Our study provides analysis of the reliability and responsiveness of the two subscores of the PRWE and confirms MacDermid's opinion that these subscales are in themselves reliable and with good responsiveness .
When making the analysis of the responsiveness of the pain and function subscales of the PRWE-Swe we found that the index for function changed more than the index for pain. This suggests that the rehabilitation process after a wrist injury is painful although the functional loss soon improves. It would be interesting to follow a group of patients with various diseases and degrees of disability of the wrist. If performed with repeated measurements in the acute and the long term perspective the discriminative ability and the responsiveness of the PRWE could be studied in more detail.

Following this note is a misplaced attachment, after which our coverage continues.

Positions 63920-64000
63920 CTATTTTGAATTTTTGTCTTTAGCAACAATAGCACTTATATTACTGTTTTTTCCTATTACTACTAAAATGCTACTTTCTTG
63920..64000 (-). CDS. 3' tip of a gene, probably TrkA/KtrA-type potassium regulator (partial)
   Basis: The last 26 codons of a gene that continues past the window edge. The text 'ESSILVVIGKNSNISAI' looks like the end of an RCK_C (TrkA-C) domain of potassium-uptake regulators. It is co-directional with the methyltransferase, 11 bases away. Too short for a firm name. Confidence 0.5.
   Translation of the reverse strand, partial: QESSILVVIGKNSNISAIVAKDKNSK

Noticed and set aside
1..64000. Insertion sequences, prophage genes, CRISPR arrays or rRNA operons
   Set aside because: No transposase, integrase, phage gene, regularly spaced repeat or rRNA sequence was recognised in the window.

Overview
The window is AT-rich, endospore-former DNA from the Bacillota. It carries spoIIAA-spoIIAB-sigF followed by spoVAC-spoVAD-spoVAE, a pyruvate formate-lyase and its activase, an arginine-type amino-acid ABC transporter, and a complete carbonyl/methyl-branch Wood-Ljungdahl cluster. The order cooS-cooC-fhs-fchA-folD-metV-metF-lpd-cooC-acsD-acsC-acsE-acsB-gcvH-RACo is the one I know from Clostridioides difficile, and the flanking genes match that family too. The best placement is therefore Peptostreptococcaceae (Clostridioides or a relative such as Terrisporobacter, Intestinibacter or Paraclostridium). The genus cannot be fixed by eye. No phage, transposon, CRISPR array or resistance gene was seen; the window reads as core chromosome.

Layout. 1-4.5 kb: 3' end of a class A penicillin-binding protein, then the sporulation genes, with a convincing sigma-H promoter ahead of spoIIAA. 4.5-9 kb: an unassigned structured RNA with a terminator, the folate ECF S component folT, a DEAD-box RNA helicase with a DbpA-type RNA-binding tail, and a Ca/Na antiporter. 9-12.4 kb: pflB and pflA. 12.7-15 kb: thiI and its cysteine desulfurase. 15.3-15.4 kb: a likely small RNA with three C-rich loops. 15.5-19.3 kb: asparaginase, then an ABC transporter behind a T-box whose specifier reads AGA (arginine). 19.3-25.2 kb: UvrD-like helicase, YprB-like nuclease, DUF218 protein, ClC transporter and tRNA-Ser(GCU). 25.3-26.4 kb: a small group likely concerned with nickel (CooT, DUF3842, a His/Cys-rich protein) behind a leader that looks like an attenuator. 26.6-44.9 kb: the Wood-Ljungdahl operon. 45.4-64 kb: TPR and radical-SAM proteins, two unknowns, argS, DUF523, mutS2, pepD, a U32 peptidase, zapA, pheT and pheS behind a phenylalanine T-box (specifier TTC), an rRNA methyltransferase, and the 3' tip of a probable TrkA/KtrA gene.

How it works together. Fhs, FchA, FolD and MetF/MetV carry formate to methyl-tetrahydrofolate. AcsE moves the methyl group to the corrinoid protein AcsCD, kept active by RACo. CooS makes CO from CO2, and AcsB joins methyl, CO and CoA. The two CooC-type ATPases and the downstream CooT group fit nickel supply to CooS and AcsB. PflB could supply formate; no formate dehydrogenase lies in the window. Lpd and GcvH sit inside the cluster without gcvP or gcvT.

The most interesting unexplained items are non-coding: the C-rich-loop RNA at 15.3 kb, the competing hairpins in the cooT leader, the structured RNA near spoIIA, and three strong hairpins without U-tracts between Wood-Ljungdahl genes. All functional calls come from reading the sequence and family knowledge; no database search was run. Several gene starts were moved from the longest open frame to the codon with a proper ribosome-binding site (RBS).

We assume that mailing questionnaires may have resulted more often in missing values than would have been the case if we had asked the patients to fill in the questionnaire in our presence. However, there were only a few missing values, which confirms that the PRWE is user-friendly. The missing values in the PRWE were mainly concerning the items of cutting meat, carrying a 10 lb object and work activities. Most of the respondents were women and many were retired. This may explain why the item for carrying 10 lb object resulted in several missing values. Furthermore, it enlightens the lack of consideration taken for handedness in the PRWE. Many of the questions in the function subscale of the PRWE are only relevant if the patient has injured the dominant hand. Some patients left out questions concerning such items as "cut meat using my affected hand" with explanations such as "I only use my right wrist for such an activity". The DASH asks the patient to rate their ability irrespective of which hand that is injured whereas the PRWE asks how well the patient performs with the injured hand. One could expect the DASH to be less sensitive to handedness. As we have shown, however, the results of the PRWE and the DASH are very similar and the instructions to the patients do not seem to affect the result of the questionnaire. This finding is supported by another study  that shows that injury to a dominant shoulder affects the DASH-score in a proportionate way whereas injury to the non-dominant shoulder does not affect the DASH-score in an expected manner. An optimal upper extremity score should have a way of handling the fact that handedness strongly affects the outcome of the questionnaire. This is a weakness of the PRWE and the DASH in their role as instruments for evaluation of wrist function.